Tuesday, 22 September 2009

Vertex Attack (RED)

This one's a very situational ability, because its effectiveness depends directly on how many adjacencies there are between your vertices and enemy vertices.  Usually such adjacencies are short-lived, because the faces on either side will attack each other - generally territories stabilise to solid regions of faces separated by a gap of at least one vertex, a kind of 'no-mans land' between.  So often Vertex Attack will have a fairly small effect, but you can control it, try to set up situations to maximise it.  It'll also depend on the level - if there are mostly open faces, there will be more adjacency because the faces aren't attacking to get rid of adjacent enemies; on some levels like the torus there is generally a lower ratio of perimeter to amount of territory, so less adjacency.

I've just run a couple of tests to measure the effectiveness on a few different levels.  In a game on a sphere, all faces initially present, Vertex Attack made an average of 12 attacks each time it was used (about 24 points of damage, as each attack does 2 damage on a hit), but this ranged from 1 attack on a very poorly timed use to over 20 when large battles were going on, and over 50 when Expand Edges had recently been used.  On the torus, with most faces closed, an average of 10 attacks - slightly less, because of the smaller perimeters.  On a sphere with all faces initially open, an average of 20 - it's a very powerful ability in this case; one time it made 54 attacks without Expand Edges even having been used!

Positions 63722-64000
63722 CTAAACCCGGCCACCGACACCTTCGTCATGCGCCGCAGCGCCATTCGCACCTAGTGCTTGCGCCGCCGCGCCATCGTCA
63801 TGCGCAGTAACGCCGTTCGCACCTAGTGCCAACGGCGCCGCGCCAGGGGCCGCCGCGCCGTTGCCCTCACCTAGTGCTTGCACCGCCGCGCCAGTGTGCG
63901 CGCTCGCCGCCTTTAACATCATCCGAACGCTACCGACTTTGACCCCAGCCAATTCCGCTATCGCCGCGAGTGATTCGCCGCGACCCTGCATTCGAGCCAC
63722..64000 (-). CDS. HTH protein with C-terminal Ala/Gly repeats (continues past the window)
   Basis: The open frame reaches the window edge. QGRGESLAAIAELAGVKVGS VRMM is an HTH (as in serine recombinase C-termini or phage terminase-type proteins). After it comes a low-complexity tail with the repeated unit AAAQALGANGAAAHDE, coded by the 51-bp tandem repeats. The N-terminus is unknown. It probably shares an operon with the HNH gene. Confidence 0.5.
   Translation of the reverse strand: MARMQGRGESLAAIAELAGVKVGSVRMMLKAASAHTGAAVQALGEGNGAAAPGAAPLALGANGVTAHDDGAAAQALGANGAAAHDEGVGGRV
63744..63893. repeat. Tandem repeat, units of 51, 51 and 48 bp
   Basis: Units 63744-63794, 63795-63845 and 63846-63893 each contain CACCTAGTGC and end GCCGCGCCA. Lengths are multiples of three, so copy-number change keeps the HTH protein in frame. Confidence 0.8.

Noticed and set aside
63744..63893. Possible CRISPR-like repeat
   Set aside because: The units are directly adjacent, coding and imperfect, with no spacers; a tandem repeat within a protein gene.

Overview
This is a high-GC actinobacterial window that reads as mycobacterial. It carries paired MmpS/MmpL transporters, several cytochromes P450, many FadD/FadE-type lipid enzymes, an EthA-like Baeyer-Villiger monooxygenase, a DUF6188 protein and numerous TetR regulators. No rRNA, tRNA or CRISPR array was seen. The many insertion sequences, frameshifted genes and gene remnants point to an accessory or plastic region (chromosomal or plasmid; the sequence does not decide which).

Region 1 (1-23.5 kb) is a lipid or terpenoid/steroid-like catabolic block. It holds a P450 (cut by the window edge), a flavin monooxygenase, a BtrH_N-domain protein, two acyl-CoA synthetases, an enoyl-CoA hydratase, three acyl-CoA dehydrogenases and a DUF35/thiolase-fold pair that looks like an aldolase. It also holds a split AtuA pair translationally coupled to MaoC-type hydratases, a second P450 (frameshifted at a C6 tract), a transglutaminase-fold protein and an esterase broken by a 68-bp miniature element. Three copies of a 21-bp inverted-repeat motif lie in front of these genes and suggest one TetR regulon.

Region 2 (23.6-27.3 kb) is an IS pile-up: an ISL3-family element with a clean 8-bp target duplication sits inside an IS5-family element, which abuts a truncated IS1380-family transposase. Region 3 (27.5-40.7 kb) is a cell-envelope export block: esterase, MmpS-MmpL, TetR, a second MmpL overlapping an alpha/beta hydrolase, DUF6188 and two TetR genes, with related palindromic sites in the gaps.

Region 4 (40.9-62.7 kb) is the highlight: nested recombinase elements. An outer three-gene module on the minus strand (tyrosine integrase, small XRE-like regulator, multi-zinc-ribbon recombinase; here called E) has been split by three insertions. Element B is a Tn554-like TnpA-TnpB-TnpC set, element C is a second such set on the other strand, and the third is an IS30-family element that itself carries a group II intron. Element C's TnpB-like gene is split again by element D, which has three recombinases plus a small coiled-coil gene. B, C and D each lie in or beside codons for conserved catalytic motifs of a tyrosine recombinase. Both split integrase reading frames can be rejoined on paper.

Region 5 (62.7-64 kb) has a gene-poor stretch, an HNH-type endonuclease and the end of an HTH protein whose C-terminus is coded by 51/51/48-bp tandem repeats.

So it seems rather powerful for such a low level ability; situationally it's doing over 100 points of damage.  But I don't believe it's overpowered; its average damage is in the mid-twenties, which is comparable to Roaming Mine or Boobytrap, and it's only doing the really high damage on specific unusual levels or in a combo with Expand Edges - and combos with white abilities can be expected to be strong, since Damage All is regularly throwing out hundreds of damage points on its own.  Plus it'll sometimes do almost nothing, and you don't always know when it'll be most effective because the adjacencies might be out of sight.

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